Booze, Porn Addiction, and Interventions: What a Holiday Party

December 12, 2008 - by: Troy Foster 1 COMMENTS

Litigation Value: $1,000,000

The folks at Dunder Mifflin must have felt like giving because they were essentially writing checks on the “Moroccan Christmas” episode of The Office. As always, there was plenty of inappropriate conduct going on this week, but rarely does it rise to this level.

Michael served excessive amounts of alcohol to Meredith, causing her to get drunk and light herself on fire ($); then, he led an intervention about her alcoholism — at work ($$); and then, he basically kidnapped her and physically assaulted her as he tried to falsely imprison her at the rehabilitation center ($$$).

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Take a Seat

December 05, 2008 - by: Dominic Verstegen 0 COMMENTS

Litigation value: $0

While everyone at Dunder Mifflin seemed a little more animated than usual on “The Surplus” episode of The Office, fortunately there was nothing that I saw that anyone did to create liability for the company in terms of a lawsuit. Obviously, I don’t recommend secretly marrying a coworker against her will, but that isn’t going to lead to a verdict against Dunder Mifflin.

Despite this, there were still things that we can learn from “The Surplus.” The thing that stuck out to me the most was Pam’s kissing up to Michael when she was trying to get him to choose new chairs over a new copier. She dolled herself up and made several flattering comments about how nice Michael’s back side looked in those $9 pants.

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It’s a Setup

November 21, 2008 - by: Dominic Verstegen 1 COMMENTS

Litigation value: $500,000 to Toby; maybe a couple of bucks to Pam.

Welcome back Toby to The Office! For your trouble, how about a sizable money judgment courtesy of Michael Scott, Dwight Schrute, and the good folks at Dunder Mifflin! Invasion of privacy, intentional infliction of emotional distress, assault . . . the list goes on and on. You’d think with all this action, Toby’s facial expression would have changed at some point during the episode. Alas, it’s not in his repertoire.

It’s been a while since we’ve had an episode containing such blatant improper behavior — and clear liability on behalf of the company. Whether it was Michael threatening Toby, Michael setting up Toby for a crime, or even Ryan and Kelly just making out in front of Toby (that really explicit, lippy making out, like in Top Gun — nasty), Toby endured a lifetime’s worth of emotional distress in just one workday.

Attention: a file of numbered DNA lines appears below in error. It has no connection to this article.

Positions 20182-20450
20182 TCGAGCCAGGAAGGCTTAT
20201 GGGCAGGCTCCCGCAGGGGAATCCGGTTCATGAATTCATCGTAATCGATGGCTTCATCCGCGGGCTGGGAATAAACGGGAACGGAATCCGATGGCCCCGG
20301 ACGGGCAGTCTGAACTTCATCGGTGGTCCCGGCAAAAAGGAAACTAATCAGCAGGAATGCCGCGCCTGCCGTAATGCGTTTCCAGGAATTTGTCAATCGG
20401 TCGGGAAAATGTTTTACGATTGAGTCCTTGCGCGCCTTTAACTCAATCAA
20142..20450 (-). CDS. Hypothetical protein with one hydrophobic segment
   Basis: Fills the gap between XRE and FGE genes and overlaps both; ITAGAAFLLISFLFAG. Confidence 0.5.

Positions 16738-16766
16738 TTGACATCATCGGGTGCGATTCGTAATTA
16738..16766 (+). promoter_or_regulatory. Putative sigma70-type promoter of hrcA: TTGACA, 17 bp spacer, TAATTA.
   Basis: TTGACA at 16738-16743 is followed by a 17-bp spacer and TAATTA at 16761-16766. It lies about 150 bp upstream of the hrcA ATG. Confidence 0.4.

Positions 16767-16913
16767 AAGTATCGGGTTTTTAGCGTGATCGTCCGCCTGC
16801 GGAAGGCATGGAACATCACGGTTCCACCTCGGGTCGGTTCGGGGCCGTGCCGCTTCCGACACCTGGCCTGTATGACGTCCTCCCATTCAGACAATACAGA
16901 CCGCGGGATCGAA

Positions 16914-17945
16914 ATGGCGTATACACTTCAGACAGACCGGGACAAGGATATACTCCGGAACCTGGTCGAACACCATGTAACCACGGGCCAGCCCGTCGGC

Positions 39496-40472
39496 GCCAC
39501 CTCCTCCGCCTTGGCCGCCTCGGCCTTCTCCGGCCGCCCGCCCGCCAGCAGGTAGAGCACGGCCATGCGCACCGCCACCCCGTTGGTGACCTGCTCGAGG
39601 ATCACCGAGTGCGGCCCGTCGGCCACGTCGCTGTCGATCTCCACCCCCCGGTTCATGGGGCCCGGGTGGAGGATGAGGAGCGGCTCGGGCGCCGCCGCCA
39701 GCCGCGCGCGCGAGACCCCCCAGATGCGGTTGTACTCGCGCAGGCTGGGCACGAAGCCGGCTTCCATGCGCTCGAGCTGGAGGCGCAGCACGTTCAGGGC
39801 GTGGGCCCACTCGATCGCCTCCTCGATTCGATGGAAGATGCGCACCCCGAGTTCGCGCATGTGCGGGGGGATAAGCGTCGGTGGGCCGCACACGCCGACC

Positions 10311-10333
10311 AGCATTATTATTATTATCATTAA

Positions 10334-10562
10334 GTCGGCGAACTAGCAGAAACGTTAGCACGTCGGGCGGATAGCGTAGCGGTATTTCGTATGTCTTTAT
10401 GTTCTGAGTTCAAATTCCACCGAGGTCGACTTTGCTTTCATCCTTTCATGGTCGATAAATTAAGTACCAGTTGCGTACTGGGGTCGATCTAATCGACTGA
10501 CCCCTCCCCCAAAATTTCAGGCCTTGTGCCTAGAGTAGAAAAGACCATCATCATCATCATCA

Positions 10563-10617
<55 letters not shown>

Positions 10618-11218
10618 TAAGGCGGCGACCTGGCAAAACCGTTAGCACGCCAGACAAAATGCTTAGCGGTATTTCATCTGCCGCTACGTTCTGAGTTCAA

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Addressing the ‘Toxic Manager’

August 29, 2008 - by: Troy Foster 0 COMMENTS

Rainn Wilson (Dwight) has been all over the place lately promoting his new movie and the new season of The Office. One of his more interesting appearances in the media was a Business Week article in which he was interviewed about “office jobs from hell.” It was interesting to learn that Rainn used to work at an insurance broker’s office and as an assistant to the assistant special events coordinator at a charity before becoming famous.

Rainn talked about the cruelty of fluorescent lights (suggesting that we send prisoners of war to a 60-hour workweek at an insurance company in Omaha) and a particularly “toxic” boss he had. Oddly, Rainn raised a good point, not about bear attacks like his alter ego Dwight would do, but about the dangers of a poisonous environment at work.

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Night Out

April 26, 2008 - by: Julie Elgar 4 COMMENTS

This week’s episode raises some interesting issues for employers. The one that first comes to mind is whether an employer should host internal social networking websites for their employees. Frankly, I’ve got mixed feelings about it. On the one hand, social networking websites are great for recruiting, communicating information, answering employee questions, and allowing employees to get to know colleagues in far off places. A virtual water cooler if you will. But (and this is a large “but”) they also have some significant downsides if not maintained properly. Internal social networking websites must be monitored for inappropriate content (like, for example, the sexual predators who infiltrated the Dunder Mifflin website), disclosures of the company’s confidential information, and for those people who try and use the website as their own personal dating service. I shudder to think about what Michael will do with this feature once Dunder Mifflin 2.0 is up and running.

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